If you haven’t yet heard about Lena Dunham, you really haven’t been paying enough attention.
Ever since her seriously funny, semi-autobiographical Tiny Furniture won the top Narrative Feature prize last spring at the South by Southwest Film Festival, she has been praised and/or profiled in all the right places — The New York Times, Entertainment Weekly, The New Yorker, IndieWire, etc. — and widely acclaimed as a formidably talented triple threat (director, writer and actor) with the kind of unaffected and self-effacing appeal that can transform even jaded journalists (and grumpy critics) into impassioned admirers, if not gushing fans.
The 24-year-old daughter of noted New York-based artists Laurie Simmons and Carroll Dunham, Dunham graduated from Oberlin College in 2008 — one year after her first dramatic short, Dealing, premiered at the Slamdance Film Festival. She followed up that debut effort with other short films and two web series, then unveiled her first featurette, the 60-minute Creative Nonfiction, at SXSW 2009.
And now, in the wake of the warm reception for Tiny Furniture, Lena’s really putting pedal to the metal as she proceeds on her career path: She’s currently at work on two high-profile projects — Girls, an HBO sitcom she’s doing with Judd Apatow, and Dash and Lily’s Book of Dares, a quirky romantic comedy produced by Scott Rudin — that could very well solidify her status as a Next Big Thing.
All of which might seem a bit like too much, too soon, were it not for the fact that Tiny Furniture — which has its H-Town premiere, co-sponsored by CultureMap, Friday through Sunday at the Museum of Fine Arts, Houston — justifies all the hype. Indeed, this sharply observed, technically polished and surprisingly affecting indie dramedy easily transcends the specificity of its characters and their milieu to speak in a quiet but arresting voice to all of us about universal verities. It should strike a responsive chord in anyone who remembers — or is experiencing — that post-college period in life when you’re impatiently eager to invent yourself, yet reflexively hesitant to get started.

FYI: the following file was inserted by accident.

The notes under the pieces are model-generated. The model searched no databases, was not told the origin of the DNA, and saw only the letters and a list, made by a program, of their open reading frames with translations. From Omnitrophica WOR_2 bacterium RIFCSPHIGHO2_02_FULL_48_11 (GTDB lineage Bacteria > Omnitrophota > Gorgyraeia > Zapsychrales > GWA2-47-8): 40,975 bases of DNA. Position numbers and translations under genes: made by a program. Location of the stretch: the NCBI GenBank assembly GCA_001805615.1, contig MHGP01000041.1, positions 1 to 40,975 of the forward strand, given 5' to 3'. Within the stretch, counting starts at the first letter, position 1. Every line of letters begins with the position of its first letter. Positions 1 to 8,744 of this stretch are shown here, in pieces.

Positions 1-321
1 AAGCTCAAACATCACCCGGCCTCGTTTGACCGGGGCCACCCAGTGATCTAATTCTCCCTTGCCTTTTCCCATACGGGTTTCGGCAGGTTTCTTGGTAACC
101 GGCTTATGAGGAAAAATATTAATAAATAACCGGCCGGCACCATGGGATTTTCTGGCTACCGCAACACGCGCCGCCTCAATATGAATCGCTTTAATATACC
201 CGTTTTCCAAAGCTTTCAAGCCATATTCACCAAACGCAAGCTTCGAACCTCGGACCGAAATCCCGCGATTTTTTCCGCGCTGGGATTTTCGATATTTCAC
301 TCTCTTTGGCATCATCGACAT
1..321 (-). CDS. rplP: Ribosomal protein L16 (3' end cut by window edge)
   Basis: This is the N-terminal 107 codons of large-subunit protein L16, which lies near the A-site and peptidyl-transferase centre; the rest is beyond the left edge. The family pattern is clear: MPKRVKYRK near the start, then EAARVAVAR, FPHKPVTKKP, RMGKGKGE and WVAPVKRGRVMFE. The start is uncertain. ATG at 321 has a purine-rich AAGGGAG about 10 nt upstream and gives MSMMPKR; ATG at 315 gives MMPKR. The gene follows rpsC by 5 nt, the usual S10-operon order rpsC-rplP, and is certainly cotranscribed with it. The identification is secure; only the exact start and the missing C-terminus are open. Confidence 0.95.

Lena cast herself in the lead role of Aura, an anxious 22-year-old who’s newly returned to her family’s Tribeca loft after breaking up with her boyfriend, producing a sparsely viewed YouTube video, and earning a film studies degree from a Midwestern university.
Aura is determined to emerge from the shadow of her successful artist mother (played, in a bold stroke of casting, by Laurie Simmons) and stifle sarcastic criticism from her ultra-ambitious younger sister (Grace Dunham, Lena’s real-life sibling) by striking out on her own. Until she can figure out precisely how to do that, however, she’s resigned to moving back into her old room, and taking a dead-end, time-marking job as a restaurant hostess.
The wispy plot proceeds at an unhurried pace in Tiny Furniture, as events unfold with a randomness that is more apparent than real. It’s easy to overlook until the final credits roll just how firmly Lena Dunham the writer-director is in command of her material, and how she subtly sustains a palpable sense of narrative momentum even as her scrupulously low-key film often seems as adrift as the character played by Lena Dunham the actor.
(Lena displays a notable lack of vanity on both sides of the camera. Neither model-thin nor obese — Entertainment Weekly has admiringly noted her “real-woman body” — she does little to glamorize herself, not even during a fleeting nude scene, and even less to ensure that the often prickly Aura remains consistently likable.)
There is, to be sure, a home movie quality to this micro-budget feature, and not just because Dunham filmed most of it in her parent’s Tribeca apartment. But there also is a solid ring of emotional truth in many scenes, particularly those where intelligent characters behave childishly, their spontaneity sometimes laced with cruelty, and where clever turns of phrase are employed as defensive shields or offensive weapons.
Inevitably, the question arises: How much of what we see and hear in Tiny Furniture is recycled from real life? That seemed like a good place to start when we caught up with Lena Dunham for a telephone interview.